"The recent furloughs — even though it was just six days — had a dramatic impact in a variety of areas on our member companies trying to transact business with the department on a daily basis," Marrone said. "DoD’s civilian employees were limited to 32 hours per week when normally most of the people in the Pentagon work well over 40 hours, so we saw a substantial drop in productivity, whether it was in the program offices in the testing area or working acquisition policy issues.

"When you translate that to a shutdown, it grinds everything to a complete halt. There isn’t even anyone to pick up the phones at that point," he said. "Our companies are always dialoguing with the [Defense] Department on various issues; if the government’s not in business, it just adds further delays to what we’ve already seen under furloughs."

Senate Democratic leaders stood their ground Thursday, warning House GOP leaders that an Obamacare-killing CR is dead on arrival in the upper chamber.

“Any bill that defunds Obamacare is dead — dead,” Senate Majority Leader Harry Reid said. “It’s a waste of time.”

“They’re simply postponing the inevitable choice they must make: Pass a clean bill to fund the government or shut it down,” Reid said. “House Republicans’ pointless political games are wasting time.”

Reid said a government shutdown would hurt the American economy and only allow the House Republicans to “make an ideological point.”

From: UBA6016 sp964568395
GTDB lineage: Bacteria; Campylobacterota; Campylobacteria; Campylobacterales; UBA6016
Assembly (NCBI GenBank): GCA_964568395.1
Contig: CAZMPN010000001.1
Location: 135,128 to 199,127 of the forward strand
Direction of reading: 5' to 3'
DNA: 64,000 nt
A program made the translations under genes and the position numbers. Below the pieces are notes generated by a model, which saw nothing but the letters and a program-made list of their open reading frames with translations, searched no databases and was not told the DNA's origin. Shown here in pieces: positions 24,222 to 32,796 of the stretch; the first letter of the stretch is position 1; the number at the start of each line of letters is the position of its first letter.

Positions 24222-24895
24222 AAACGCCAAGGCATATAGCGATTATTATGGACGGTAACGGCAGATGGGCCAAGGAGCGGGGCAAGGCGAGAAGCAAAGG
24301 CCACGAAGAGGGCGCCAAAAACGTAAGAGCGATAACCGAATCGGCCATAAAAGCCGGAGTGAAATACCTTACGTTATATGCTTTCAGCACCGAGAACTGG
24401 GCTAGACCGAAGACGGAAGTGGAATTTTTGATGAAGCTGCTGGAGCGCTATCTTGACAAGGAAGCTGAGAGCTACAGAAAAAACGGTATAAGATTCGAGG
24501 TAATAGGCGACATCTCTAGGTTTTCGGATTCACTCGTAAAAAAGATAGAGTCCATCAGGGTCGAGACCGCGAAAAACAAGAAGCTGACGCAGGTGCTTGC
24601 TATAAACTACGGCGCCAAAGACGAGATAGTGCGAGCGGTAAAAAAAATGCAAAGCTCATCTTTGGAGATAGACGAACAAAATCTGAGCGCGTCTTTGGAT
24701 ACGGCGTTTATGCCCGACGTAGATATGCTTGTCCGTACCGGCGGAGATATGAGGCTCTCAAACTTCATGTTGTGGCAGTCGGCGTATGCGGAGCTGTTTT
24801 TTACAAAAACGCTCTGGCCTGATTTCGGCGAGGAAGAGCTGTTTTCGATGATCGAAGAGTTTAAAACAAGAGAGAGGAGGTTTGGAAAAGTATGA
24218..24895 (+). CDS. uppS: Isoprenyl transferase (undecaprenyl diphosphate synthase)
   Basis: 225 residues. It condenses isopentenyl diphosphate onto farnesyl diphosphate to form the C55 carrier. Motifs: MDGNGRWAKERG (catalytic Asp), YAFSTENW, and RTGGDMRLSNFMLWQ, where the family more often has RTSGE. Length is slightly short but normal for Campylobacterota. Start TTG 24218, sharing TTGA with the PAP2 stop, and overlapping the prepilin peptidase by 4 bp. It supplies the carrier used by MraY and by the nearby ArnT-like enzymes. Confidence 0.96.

One of Reid’s top lieutenants, Sen. Chuck Schumer, D-N.Y., said Democratic leaders want to send a “strong message” to House Republicans: “We will not blink.”

Schumer said he believes Boehner will “end up doing the right thing sooner or later.”

Senate Budget Committee Chairwoman Patty Murray, D-Wash., warned about “the crisis the tea party is pushing us toward.”

She urged Boehner to “ditch the tea party” and “get to work with Democrats and the many Republicans who are just as frustrated as we are today.”

To be sure, some moderate Senate Republicans oppose including the Obamacare-killing language in a temporary government-funding measure.

“I didn’t go to Harvard or Princeton, but I can count — the defunding box canyon is a tactic that will fail and weaken our position,” Sen. Bob Corker, R-Tenn., tweeted Thursday.

Sen. Lindsey Graham, R-S.C., told reporters on Capitol Hill that he doesn’t see the point in trying to defund the health care law with a CR.

Sen. John McCain, R-Ariz., said “it’s a suicide note [for Republicans] if you’re going to shutdown the government.”

“We will lose by that,” McCain told reporters. “It takes 67 votes to repeal Obamacare and I don’t think we’re getting to 67 any time soon. I think it’s very foolish move.”

That is the number of votes needed in the Senate to overturn a presidential veto.

The coming fight in the Senate will again pit old-school GOP senators against new-age fiscal conservative tea party senators like Ted Cruz, R-Texas.

“Why is President Obama threatening to shut down govt to shove Obamacare down Americans' throats?” Cruz tweeted Thursday, trying to pin blame for a potential shutdown on the president.